3-Step Guide For Using Homemade Solutions To Remove Rust And Moss On Your Home's Tin Roof

If your home has an old tin roof, you may notice areas with rust and moss growing on it. Although you want to restore your roof's appearance, you may be hesitant about using chemicals to clean it. Below is a three-step guide for using homemade solutions to remove the rust and moss made from ingredients that can be found in grocery stores, pharmacies, and department stores.

Step 1:  Treat The Rust With White Distilled Vinegar And Lemon Juice

The first step in cleaning your tin roof uses white distilled vinegar and lemon juice to treat the rust. Both ingredients are slightly acidic and can dissolve the oxidation at its root. 

You will also need a ladder, a garden hose, and a spray bottle attachment. Because a tin roof becomes dangerously slippery when wet, perform this step and the others while standing on your ladder.

In the spray bottle, mix together three cups of vinegar and one cup of bottled lemon juice. Attach it to the garden hose and set the nozzle for a fine mist. While standing on the ladder, saturate any areas where you see rust.

Once you have covered all of the areas, do not rinse the solution off. This is done in the third step to give the acids time to break down the oxidation.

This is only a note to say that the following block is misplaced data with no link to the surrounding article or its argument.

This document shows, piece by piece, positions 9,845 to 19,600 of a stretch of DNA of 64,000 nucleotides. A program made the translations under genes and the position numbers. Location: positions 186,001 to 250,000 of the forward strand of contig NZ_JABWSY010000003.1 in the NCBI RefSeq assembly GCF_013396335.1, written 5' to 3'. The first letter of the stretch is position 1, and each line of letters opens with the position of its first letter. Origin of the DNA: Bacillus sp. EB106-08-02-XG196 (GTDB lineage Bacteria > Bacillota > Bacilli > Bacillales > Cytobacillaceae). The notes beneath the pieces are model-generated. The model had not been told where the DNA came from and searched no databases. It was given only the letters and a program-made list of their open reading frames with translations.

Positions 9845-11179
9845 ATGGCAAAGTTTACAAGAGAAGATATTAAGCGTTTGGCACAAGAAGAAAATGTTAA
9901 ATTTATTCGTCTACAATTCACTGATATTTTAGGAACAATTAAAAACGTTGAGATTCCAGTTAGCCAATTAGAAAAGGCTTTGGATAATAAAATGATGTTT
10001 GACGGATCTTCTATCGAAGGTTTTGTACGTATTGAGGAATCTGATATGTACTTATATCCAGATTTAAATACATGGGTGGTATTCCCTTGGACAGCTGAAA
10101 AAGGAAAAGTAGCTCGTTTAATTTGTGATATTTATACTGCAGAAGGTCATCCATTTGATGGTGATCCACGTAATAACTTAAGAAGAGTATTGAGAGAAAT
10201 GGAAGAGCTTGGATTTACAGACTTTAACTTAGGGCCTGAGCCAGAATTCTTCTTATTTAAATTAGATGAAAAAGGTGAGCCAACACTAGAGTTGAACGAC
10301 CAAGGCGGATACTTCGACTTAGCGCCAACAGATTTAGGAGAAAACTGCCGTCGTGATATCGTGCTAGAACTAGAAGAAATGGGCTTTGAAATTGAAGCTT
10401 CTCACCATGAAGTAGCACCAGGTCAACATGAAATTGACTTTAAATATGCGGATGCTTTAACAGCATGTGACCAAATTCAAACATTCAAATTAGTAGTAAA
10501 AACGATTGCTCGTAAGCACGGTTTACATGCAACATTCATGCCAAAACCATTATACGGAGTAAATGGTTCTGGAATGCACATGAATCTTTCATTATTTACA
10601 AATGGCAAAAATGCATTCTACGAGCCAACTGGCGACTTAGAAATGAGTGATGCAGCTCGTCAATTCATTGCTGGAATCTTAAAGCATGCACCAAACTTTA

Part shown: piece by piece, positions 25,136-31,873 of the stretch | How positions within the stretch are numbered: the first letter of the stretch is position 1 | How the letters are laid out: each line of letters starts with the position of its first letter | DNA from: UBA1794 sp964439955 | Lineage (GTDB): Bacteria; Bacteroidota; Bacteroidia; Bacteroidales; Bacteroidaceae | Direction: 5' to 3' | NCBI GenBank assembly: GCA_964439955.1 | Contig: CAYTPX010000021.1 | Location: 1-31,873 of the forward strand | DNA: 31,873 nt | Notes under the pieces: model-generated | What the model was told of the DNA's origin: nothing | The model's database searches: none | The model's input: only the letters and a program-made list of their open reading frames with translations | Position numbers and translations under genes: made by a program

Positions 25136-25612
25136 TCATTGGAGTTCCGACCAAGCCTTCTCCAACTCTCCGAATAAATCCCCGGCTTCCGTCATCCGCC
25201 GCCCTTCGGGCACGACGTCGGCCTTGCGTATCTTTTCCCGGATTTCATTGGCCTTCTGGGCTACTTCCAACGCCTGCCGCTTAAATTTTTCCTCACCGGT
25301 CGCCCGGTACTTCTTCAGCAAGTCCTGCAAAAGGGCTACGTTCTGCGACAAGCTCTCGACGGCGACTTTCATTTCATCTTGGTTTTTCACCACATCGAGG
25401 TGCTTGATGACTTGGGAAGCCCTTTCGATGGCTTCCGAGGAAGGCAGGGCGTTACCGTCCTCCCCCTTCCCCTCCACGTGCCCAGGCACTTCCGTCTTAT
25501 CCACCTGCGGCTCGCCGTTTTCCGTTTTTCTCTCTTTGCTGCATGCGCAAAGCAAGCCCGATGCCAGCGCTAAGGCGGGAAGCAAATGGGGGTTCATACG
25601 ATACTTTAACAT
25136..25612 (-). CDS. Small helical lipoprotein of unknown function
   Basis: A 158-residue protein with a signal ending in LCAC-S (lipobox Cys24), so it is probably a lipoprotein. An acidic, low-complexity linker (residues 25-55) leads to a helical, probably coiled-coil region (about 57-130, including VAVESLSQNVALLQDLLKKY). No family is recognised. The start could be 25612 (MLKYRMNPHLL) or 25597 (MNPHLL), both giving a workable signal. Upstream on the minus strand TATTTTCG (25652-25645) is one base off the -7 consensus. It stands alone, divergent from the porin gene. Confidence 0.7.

Step 2:  Spray The Moss With A Homemade Treatment

After you have treated the roof in the first step, the next thing to do is use a homemade treatment to kill any moss growing. Moss on a tin roof traps moisture underneath it, increasing the amount of oxidation that leads to rust and eventual deterioration of the metal.

For this step, the ingredients used are oxygenated bleach and tea tree oil. The oxygenated bleach has the same power as chlorinated bleach for killing the moss at the roots but does not contain the harsh chemicals as the latter. Tea tree oil is a natural antifungal that also kills the growth.

Rinse out your spray bottle used in the previous step. Then, add two cups of the oxygenated bleach and four tablespoons of the tea tree oil. Attach it to your garden hose, using the same nozzle setting as in step one.

Spray any moss you see with the treatment until it is soaked. You may also want to cover the area of the roof around what you see to kill any new growth that may be sprouting.

Once you have saturated the moss, wait about an hour before going on to the third step.

Step 3: Rinse The Roof With Your Garden Hose

After you have given the treatments time to work, it is time to rinse the roof off with your garden hose. A pressure washer should not be used for this step. The power behind the water could cause damage to any thin, corroded areas on your old tin roof.

When rinsing with the garden hose, use a spray nozzle that is set slightly back from a full stream. You should have some power, but the spray should be set wide to disperse it. 

Start at the top and rinse the roof using wide, side-to-side swipes. This will ensure full rinsing. After you have done the entire roof, allow it to air dry.

After one treatment, you should see an improvement in your tin roof's appearance. However, if you notice extensive damage while you are cleaning, you may want to contact a residential roofing service, like All American Roofing Incorporated. They can inspect your roof's condition and offer any available options depending on what they find, from repairing the damage to replacing the entire roof.


Share